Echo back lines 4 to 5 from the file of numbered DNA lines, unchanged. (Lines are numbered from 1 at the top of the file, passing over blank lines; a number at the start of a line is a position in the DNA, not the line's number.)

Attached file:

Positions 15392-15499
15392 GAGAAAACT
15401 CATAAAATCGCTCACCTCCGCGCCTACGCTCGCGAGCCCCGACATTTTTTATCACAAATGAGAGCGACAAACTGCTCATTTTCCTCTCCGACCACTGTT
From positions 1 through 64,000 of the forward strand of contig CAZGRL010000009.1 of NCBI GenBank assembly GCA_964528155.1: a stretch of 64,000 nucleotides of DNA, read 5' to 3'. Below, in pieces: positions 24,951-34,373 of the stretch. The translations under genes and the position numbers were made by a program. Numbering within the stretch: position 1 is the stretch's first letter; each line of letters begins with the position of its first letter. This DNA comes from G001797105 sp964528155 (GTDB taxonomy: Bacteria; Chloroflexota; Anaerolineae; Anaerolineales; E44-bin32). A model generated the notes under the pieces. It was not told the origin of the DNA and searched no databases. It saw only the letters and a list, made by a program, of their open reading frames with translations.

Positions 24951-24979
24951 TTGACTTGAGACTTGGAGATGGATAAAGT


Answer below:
From positions 1 through 64,000 of the forward strand of contig CAZGRL010000009.1 of NCBI GenBank assembly GCA_964528155.1: a stretch of 64,000 nucleotides of DNA, read 5' to 3'. Below, in pieces: positions 24,951-34,373 of the stretch. The translations under genes and the position numbers were made by a program. Numbering within the stretch: position 1 is the stretch's first letter; each line of letters begins with the position of its first letter. This DNA comes from G001797105 sp964528155 (GTDB taxonomy: Bacteria; Chloroflexota; Anaerolineae; Anaerolineales; E44-bin32). A model generated the notes under the pieces. It was not told the origin of the DNA and searched no databases. It saw only the letters and a list, made by a program, of their open reading frames with translations.

Positions 24951-24979